The trip (at last!)
I’ve been interviewing trip veterans for this section in particular, and I’ll be featuring some insights from native Russians too. What I’ll be attempting to do here is to condense a large number of recorded interviews, dealing with a two-week trip, spread out across 6,000 miles and three vast countries (and cultures). Obviously this is going to result in a picture painted in rather broad strokes, to say the least, but I’ll include more specific experiences and anecdotes as much as possible, to give you as real a picture as I can.
I’m heading East from here on in: starting with St Petersburg, a jewel on the Baltic. Not now on the Trans-Siberian line proper, but well worth a visit. From all accounts, I get the feeling that you could spend a month there and still not experience it all. Little chance of penetrating the “tourist bubble” in an overnight stay, then, but we persevere.
“The Trans-Siberian line is like a pearl necklace that straddles the Eurasian continent. A Vivienne Westwood one, in the sense that all the pearls are different shapes and sizes and designs. They don’t necessarily match, but all together it makes a glittering attraction. Sometimes a bit gaudy, sometimes delightful and elegant. Each one is different from the others. There is a reason for visiting each of the places.
“There are a lot of cities where we don’t usually offer or recommend stops. Because there’s so much to do and see, it is worth picking and choosing quite carefully. It’s a question of how much time you’ve got for the overall trip and what your budget is”.
St Petersburg: some history
St Petersburg grew from the initial building of the Peter and Paul Fortress on Hare Island, located on the north bank of the Neva river, opening into the Gulf of Finland and ultimately the Baltic Sea. The fortress was built in 1703 by Tsar Peter I as a defence against Sweden during the great Northern War, and although it was never used for that purpose, it was destined to become the seat of the St Petersburg Govenorate and ultimately the Russian capital in 1712. Its ornate architectural style drew upon European influences from Sweden, Denmark, Holland and a Neoclassical lineage with its roots in the Renaissance. This “Petrine Baroque” expressed a radical shift from the established Byzantine form (itself a legacy from the Roman Empire) that had dominated for the best part of a millennium.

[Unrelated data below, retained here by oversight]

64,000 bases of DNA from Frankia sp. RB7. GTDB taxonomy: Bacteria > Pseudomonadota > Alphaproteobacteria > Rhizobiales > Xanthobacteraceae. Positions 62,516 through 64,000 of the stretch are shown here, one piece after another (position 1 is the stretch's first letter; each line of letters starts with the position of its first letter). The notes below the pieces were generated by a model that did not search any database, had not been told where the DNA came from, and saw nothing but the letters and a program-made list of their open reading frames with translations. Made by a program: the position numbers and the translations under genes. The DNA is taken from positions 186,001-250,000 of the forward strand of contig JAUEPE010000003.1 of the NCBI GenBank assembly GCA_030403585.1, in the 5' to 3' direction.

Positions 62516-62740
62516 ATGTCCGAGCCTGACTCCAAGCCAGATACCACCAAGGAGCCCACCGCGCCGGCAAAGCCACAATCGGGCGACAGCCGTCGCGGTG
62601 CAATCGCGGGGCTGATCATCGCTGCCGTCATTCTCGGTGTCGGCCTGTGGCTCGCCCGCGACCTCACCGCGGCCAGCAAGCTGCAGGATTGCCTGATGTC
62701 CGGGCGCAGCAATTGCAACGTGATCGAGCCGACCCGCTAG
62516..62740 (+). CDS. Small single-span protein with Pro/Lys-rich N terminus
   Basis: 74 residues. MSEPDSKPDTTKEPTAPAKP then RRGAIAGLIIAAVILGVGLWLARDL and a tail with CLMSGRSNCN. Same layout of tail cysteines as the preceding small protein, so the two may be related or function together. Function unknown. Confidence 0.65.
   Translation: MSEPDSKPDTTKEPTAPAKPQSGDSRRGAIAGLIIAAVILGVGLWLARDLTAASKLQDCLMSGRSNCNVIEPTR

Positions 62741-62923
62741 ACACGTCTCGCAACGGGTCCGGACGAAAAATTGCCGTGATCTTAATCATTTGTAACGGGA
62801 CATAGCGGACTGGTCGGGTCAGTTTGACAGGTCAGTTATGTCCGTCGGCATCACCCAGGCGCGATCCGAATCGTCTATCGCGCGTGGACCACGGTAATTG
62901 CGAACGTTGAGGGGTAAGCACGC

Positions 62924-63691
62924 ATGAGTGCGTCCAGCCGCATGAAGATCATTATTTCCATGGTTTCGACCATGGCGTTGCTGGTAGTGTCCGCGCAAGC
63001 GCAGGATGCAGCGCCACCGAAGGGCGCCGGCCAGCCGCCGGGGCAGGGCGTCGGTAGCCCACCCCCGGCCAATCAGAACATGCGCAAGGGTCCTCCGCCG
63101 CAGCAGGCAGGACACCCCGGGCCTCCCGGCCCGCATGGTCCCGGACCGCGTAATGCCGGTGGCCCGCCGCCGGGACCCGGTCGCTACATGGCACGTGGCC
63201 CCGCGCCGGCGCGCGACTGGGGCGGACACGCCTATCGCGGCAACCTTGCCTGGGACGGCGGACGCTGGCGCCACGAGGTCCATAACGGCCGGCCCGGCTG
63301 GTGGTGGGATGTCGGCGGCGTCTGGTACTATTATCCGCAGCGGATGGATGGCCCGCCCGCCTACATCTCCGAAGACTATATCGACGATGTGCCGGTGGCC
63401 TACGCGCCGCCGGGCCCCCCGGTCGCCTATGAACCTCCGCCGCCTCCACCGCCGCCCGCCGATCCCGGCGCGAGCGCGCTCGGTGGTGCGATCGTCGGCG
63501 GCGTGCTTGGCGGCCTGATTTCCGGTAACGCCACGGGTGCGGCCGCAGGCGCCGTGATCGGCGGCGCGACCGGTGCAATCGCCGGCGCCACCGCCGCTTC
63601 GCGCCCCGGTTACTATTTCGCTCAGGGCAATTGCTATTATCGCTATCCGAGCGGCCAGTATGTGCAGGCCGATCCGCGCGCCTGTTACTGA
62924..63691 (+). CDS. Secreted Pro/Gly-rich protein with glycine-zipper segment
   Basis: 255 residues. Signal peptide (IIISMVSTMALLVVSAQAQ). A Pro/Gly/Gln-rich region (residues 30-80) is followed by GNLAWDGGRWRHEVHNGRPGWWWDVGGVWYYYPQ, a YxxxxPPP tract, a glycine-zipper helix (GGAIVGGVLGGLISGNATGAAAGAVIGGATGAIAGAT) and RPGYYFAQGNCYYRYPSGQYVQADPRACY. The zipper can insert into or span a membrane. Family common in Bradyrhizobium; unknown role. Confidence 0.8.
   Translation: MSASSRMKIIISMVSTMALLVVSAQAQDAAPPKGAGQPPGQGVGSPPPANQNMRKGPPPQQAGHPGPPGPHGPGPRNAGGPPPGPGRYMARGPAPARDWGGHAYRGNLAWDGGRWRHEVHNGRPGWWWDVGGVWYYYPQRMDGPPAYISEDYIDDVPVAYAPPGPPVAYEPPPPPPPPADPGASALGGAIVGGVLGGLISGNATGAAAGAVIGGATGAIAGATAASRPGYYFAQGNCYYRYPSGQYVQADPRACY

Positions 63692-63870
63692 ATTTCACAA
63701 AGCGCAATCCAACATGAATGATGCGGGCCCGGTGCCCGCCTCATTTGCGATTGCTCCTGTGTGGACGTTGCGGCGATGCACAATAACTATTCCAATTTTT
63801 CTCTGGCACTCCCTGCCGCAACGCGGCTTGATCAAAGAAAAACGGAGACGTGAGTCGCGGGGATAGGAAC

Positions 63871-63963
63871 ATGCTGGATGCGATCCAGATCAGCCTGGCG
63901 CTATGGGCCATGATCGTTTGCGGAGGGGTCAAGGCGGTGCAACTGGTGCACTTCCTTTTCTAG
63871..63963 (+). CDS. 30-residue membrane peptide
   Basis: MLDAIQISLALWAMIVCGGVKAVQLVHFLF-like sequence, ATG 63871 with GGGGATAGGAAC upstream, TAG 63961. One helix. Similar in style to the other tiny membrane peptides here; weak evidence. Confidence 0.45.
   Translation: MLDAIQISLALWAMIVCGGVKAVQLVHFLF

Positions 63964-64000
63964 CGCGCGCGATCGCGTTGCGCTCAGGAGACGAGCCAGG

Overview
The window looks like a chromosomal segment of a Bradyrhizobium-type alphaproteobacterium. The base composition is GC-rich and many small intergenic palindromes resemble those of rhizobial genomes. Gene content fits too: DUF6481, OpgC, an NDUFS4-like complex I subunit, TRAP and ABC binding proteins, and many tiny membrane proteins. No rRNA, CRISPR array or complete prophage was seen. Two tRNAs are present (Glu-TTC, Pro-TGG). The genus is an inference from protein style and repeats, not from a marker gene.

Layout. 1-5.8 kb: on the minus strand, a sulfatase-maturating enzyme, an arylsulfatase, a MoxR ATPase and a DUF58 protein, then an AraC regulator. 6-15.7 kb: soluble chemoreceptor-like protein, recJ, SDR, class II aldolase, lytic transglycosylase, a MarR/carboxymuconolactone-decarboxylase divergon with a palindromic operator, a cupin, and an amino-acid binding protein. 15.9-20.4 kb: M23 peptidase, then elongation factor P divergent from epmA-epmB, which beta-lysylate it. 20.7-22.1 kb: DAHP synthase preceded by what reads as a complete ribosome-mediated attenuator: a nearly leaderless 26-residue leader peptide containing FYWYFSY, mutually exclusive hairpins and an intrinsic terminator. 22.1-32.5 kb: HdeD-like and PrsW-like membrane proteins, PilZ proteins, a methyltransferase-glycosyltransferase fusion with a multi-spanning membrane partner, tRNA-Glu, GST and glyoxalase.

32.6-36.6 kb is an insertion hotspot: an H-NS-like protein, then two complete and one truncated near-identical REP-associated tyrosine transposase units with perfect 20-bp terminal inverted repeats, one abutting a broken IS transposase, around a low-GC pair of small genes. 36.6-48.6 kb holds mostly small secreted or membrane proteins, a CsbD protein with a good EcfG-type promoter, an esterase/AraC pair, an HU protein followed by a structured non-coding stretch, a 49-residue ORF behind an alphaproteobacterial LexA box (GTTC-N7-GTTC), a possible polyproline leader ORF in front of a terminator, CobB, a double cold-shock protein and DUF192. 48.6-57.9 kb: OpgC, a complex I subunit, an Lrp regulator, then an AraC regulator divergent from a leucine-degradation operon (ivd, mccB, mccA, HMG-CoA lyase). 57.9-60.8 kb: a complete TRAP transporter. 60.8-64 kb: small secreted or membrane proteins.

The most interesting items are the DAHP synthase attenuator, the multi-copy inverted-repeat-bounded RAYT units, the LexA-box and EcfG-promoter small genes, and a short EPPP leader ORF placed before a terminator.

Today, the city of St Petersburg remains a beautiful cultural centre for native Russians and tourists alike, as well as a major industrial port and trade/travel gateway into (and out of) Eurasia. Options for the curious tourist are immense: the famous Winter Palace, the White Nights Festival, the Hermitage museum (and over 200 others), 50 theatres (including the renowned Mariinsky), as well as numerous parks and waterways.
“St Petersburg has glorious 19th century architecture, which Moscow doesn’t (Moscow wasn’t the capital at the time, so money wasn’t being spent on big architectural projects there). It’s a city on the coast, a huge commercial port. A beautiful city built on water, made up of 17 separate islands. Rather like Stockholm to look at, with canals like Venice instead of main avenues. The road network and the bridges have taken over from the canals, which people don’t really use for any meaningful purpose, except for tourist boat cruises. St Petersburg was originally intended to be a city like Venice or Amsterdam.”
It is the home of 4.6 million people and the second largest Russian city, after Moscow. This results in the (friendly?) rivalry that occurs when two great cities collide over national importance.
“It’s like Glasgow and Edinburgh, or Melbourne and Sydney, or Rome and Milan. It’s friendly, but it extends to everything!” Even, apparently, to who speaks “correct” Russian: “It’s quite funny to hear them get on their high horses. Since I don’t come from either of them, I can sit back and let them slug it out!”
And what about the Trans-Siberian connection?
“St Petersburg doesn’t properly belong with the Trans-Siberian anymore. The original line did start in St Petersburg because it was the capital at the time. It ceased to be the capital during the first world war. The Germans had advanced so near that the government was evacuated. All the forces of national organisation and structure were moved back to Moscow, because they suspected that St Petersburg would be overrun at any moment. It never actually happened, but the Germans did get to within half a mile of the city. Afterwards, the Communists found it useful to keep the capital in Moscow and not move it back.”
“It’s more important, more beautiful and maybe more enjoyable than any of the places that you’ll see on the Trans-Siberian Express. St Petersburg has got so much to see. Because it was the capital of the Russian Empire from 1703 through till 1917 – all the glory days of the Russian Empire – St Petersburg is the glittering jewel on this necklace”.
Next time: Trips and Tales (Part 12).
Impressions of St Petersburg.
[Photos by punxsutawneyphil]